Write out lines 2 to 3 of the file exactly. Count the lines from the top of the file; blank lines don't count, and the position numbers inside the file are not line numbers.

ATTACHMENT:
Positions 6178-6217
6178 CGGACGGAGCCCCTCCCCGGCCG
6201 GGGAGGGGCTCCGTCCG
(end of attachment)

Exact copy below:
6178 CGGACGGAGCCCCTCCCCGGCCG
6201 GGGAGGGGCTCCGTCCG